Tuesday, December 8, 2009
Lang Lang's Tribute to Chopin
The concert was pretty much sold out, with a number of small children in the audience. Although they were a bit restless at times, on the whole they sat relatively quietly. It was the adults who were behaving badly, many of them trying to sneak pictures of the pianist on their cellphones. Luckily most of them were caught by the attendants with their red laser pens, but many managed to snap a few with the annoying click sounds to boot.
Although Lang has done much to promote China to the world, he hasn't been able to do much in terms of educating the Chinese themselves on how to behave at concerts.
Nevertheless, he was doing major public relations, as people who bought his CDs, including the latest one (what a coincidence), were given a poster of him that he would sign after the concert. Many people bought them but this resulted in people dropping posters and CDs on the floor during the show.
At the start of the performance, the conductor of the China National Symphony Orchestra came out to explain that the concert was celebrating the 200th anniversary of Frederic Chopin's birthday. He also pointed to a bust of the composer that was sitting on the bench of the organ above the stage.
And then a representative from the Polish consulate explained that Poland was so proud to have Chopin, that he was appreciated everywhere around the world. He added that Beijing was the first place to kick off the celebrations that would run all the way through next year, and invited everyone to travel there.
Chopin was a tragic figure, constantly ill and not having much luck with his love life. However, in his short 39 years, the pianist managed to compose a significant body of works that revealed his own style that was technically demanding, and contributed to the development of the mazurka, waltz, nocturne, etude, impromptu and polonaise to name a few.
To start off the program, the orchestra performed Polonaise in A Major that was brisk and percussion, with lots of drums, snare drums, cymbals and triangles.
Then the short Liszt Prelude No. 3 of 13 Symphonic Poems was more subdued before the main event.
The grand piano was rolled out and there was excitement when Lang Lang entered the stage. He was dressed smartly in a suit and shiny black shoes, complete with a slightly punky hairdo.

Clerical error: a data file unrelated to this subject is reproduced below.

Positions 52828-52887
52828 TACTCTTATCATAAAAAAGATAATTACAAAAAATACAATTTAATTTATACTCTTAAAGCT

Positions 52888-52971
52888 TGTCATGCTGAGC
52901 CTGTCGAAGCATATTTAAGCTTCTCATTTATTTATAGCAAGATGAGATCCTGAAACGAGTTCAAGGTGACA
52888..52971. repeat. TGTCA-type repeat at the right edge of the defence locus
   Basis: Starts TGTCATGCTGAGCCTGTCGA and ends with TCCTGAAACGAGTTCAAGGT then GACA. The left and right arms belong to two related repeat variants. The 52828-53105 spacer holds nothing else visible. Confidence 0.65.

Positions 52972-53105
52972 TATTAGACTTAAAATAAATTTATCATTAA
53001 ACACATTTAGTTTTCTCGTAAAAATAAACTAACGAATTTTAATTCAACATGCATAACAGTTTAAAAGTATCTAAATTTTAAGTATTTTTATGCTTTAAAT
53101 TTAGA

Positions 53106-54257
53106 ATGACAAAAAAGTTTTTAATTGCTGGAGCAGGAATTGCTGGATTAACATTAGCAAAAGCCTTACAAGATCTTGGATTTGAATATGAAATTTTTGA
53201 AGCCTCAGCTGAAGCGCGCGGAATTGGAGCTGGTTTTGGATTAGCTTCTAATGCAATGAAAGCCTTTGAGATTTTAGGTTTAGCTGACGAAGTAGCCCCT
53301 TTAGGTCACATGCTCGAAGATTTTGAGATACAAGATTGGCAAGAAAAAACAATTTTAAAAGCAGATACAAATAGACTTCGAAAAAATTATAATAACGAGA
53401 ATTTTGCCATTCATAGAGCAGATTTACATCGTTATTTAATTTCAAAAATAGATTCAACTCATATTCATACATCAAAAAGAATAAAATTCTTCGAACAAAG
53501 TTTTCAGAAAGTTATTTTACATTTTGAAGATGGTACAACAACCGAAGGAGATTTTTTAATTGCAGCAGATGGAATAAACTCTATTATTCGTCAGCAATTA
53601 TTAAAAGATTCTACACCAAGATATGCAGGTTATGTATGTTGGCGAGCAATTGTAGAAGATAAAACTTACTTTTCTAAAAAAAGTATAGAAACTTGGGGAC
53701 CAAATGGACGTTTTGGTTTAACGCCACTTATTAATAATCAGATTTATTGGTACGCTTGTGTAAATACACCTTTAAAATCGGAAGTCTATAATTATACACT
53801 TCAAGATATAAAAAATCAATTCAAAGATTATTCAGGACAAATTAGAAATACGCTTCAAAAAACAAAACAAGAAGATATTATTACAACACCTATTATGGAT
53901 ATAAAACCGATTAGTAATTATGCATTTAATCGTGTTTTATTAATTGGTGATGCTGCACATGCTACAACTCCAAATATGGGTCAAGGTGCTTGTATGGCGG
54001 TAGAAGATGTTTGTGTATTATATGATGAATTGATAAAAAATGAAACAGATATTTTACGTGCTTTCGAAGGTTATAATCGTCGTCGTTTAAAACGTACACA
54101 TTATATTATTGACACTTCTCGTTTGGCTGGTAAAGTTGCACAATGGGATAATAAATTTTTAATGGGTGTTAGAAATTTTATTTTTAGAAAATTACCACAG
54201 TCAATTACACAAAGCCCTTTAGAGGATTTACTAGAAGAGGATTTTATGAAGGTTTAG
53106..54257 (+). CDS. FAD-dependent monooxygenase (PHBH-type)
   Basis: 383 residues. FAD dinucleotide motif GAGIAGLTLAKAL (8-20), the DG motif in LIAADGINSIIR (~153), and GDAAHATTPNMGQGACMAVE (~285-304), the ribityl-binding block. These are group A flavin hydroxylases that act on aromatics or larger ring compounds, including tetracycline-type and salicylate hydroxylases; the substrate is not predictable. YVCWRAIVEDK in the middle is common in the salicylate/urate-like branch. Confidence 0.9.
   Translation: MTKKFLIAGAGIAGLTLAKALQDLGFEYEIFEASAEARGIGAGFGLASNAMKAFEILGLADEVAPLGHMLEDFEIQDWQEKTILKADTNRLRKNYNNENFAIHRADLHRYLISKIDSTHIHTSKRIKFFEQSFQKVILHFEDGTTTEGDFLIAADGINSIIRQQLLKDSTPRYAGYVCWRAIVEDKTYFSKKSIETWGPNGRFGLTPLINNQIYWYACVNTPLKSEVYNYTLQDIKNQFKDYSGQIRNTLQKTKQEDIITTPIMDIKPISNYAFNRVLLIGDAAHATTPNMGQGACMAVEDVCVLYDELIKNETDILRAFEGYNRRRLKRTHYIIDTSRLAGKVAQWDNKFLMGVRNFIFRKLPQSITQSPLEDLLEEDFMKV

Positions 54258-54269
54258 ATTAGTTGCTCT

He performed Chopin's Grande Polonaise Op. 22 that began with a solo displaying much pomp and excited rhythm, his hands flying over the keys delicately deliberately. Gone were the over dramatic body movements, but he was still keen to almost dance with his feet or conduct with his left hand. Perhaps he will be the next Vladimir Ashkenazy, the pianist and conductor?
The intermission again was too short, with tons of people waiting in line for refreshments. I had purposely checked in my water bottle this time to avoid hassles, but later saw a woman giving her daughter a drink from a thermos! Why is security here so inconsistent?
Lang's next and final piece on the program was Chopin's Piano Concert No. 1. Some people in the audience clapped in between movements, and some remarked how he was getting a work out as he wiped his brow with a burgundy handkerchief.
However, that was not enough for the audience and he eagerly performed two encores. When the audience claps, he laps up the adulation, saluting the crowd and orchestra. For his first encore he was about to sit down but waited for louder clapping before finally settling in. He is still the consummate performer, seemingly at ease at the piano and performing in front of audiences and in this case too in front of a number of cameras, including a video camera on stage right next to him.
Perhaps he is maturing and seeing that while his influence has led to many Chinese children learning the piano, he still has to stay in top form, develop his artistry but at the same time make sure he doesn't burn out.
Nevertheless, he continues to wow audiences around the world, and is particularly loved in his home country, China's best ambassador for its soft power.